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Lata's Savarkar connect: From being youngest member of his inter-caste dinners to voicing his songs

Mangeshkar went on to lend her voice to some of the Marathi songs written by Savarkar
Last Updated : 09 February 2022, 07:50 IST
Last Updated : 09 February 2022, 07:50 IST

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From being the youngest member of Vinayak Damodar Savarkar’s inter-caste dinner squads to giving voice to his poems, singing icon Lata Mangeshkar was closely associated with the controversial Hindu nationalist and freedom fighter.

Journalist Vaibhav Purandare, the author of ‘Savarkar: The True Story of Father of Hindutva’, writes in his book that Savarkar settled in Ratnagiri after his release from the Andaman jail.

He then started a campaign to include children from lower-caste families in local schools.

Lata, who died on Sunday morning at the age of 92, attended one of these inter-caste dinners with her father, singer and stage artist Dinanath Mangeshkar when she was just five.

“One enthusiastic participant at these dinners was the singer and stage artiste Dinanath Mangeshkar. The impresario had recently developed a friendship with Savarkar, and he visited the internee (Savarkar was not allowed to leave Ratnagiri) off and on with his family in tow,” the author writes in his book.

Savarkar, in particular, looked forward to the scrumptious vegetarian pulao that Dinanath’s wife, Shevanti, better known as ‘Mai’, brought for him, Purandare adds.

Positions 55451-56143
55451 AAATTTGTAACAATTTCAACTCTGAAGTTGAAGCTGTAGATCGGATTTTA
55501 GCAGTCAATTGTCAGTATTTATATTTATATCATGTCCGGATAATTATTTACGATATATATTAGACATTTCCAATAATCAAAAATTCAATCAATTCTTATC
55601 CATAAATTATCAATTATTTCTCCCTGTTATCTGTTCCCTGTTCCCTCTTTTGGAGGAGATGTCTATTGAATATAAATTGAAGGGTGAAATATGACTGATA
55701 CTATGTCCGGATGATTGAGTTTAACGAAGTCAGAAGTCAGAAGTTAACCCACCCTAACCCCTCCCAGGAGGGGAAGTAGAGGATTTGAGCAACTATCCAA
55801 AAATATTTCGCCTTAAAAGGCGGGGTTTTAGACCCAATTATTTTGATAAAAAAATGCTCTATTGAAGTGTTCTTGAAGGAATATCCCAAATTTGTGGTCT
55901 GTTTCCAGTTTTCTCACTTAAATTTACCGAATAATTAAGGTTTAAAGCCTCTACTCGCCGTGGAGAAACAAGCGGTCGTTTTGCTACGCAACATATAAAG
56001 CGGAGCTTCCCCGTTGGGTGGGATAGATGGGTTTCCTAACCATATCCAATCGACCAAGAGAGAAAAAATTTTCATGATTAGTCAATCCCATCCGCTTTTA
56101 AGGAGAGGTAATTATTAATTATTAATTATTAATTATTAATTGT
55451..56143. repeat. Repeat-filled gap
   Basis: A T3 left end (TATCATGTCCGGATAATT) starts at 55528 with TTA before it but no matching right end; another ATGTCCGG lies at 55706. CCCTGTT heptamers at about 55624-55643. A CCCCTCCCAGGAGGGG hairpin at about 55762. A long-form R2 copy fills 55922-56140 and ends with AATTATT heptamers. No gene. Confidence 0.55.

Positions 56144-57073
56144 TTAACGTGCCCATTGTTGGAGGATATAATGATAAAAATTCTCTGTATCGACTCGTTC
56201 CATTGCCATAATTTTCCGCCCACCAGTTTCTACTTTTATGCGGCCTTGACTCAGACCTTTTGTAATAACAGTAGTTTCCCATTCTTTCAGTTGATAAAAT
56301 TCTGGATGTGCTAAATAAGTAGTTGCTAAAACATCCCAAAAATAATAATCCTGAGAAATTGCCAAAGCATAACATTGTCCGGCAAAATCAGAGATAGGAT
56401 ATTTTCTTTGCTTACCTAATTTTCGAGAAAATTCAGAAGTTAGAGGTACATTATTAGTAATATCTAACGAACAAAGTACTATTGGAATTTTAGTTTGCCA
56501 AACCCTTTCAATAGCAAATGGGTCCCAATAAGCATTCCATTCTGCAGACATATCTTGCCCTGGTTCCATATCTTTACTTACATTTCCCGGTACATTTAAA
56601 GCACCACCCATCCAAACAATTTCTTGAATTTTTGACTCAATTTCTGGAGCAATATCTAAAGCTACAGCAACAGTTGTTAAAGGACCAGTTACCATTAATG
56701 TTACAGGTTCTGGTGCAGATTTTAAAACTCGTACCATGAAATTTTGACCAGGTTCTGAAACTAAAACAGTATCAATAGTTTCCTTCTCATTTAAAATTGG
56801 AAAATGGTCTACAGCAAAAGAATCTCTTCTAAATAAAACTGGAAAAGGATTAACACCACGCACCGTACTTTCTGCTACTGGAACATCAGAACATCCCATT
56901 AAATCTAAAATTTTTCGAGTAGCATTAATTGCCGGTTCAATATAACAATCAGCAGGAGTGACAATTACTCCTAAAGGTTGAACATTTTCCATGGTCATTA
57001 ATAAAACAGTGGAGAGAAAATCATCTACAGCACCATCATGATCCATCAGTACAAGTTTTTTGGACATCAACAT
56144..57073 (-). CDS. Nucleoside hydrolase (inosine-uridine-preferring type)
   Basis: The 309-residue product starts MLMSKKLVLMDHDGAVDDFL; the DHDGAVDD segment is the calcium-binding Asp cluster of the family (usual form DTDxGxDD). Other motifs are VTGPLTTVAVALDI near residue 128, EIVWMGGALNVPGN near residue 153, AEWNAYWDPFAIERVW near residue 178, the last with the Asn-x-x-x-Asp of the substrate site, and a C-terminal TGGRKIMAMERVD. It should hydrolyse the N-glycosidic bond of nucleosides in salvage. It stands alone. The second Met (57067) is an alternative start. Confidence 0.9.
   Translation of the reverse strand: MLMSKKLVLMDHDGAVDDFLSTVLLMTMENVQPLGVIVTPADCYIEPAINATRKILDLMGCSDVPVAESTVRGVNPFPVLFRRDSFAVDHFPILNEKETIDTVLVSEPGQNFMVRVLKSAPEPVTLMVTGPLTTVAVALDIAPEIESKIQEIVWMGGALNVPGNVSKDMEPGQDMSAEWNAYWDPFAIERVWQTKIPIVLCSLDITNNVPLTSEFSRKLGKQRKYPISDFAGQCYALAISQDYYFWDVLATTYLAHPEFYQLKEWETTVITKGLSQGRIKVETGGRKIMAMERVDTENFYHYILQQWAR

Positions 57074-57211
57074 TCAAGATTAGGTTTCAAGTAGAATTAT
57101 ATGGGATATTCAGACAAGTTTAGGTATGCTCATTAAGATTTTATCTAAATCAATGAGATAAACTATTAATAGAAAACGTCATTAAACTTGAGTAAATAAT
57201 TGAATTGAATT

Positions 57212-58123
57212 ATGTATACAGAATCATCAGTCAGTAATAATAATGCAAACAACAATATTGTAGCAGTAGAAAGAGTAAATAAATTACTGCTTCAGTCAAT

“On one such visit, Dinanath decided to take his five-year-old daughter Lata along for one of Savarkar’s inter-caste dinners,” he adds.

Purandare writes, Mai was reluctant to send the girl along.

In an interview with the author in 2018, Lata said that her mother was concerned about sending the little child to dinner.

"First, those dinners were mostly male affairs. Second, children who had barely started school hardly were ever made a part of the proceedings; and third, partaking of the food there was likely to make anyone unpopular, as most Hindus were still firmly in the grip of orthodoxy. ‘Baba would not hear of it’.”

“He told my mother, ‘She needs to know right now what Savarkar is doing and why it’s so necessary,” Lata had said, recollecting how she ended up becoming perhaps the youngest member of the Savarkar’s squad at the time.

Later, Lata went on to lend her voice to some of the Marathi songs written by Savarkar.

'Jayostute jayostute, shree mahanmanglee’, Nee mazasi ne, parart mathribhoomila, sagara pran talmalala,’. Two songs are on Marartha warrior king Shivaji — ‘Jai Dev Shivraya’ and ‘He Hindu Nrasinha Prabho Shivaji Raja’.

The songs were composed by Lata’s younger brother Hridaynath.

A polarising figure in modern Indian history, Savarkar, the author of the controversial book ‘Hindutva’, is equally revered and despised. Born in Nashik, Savarkar was arrested by the British for his revolutionary activities and sentenced to life in prison. He was later released.

In an old interview with DD Sahyadri, the regional channel of Doordarshan, Lata said Savarkar, fondly known as 'Tatya', was like a family member.

"When my father was to go to a Harijan locality, I too wanted to go with him. Mother advised me not to go," Lata had said. "Baba said an inter-caste gathering over food has been organised by Tatya in the Harijan locality. At that time, it was a big thing to have inter-caste gatherings over food. So this is how I was introduced to Tatya."

In the interview, Lata said the Pune University started a chair in Savarkar's name and it was decided to do a programme in his honour.

Lata said she also invited Savarkar to the event but he could not attend it due to health reasons.

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Published 06 February 2022, 16:50 IST

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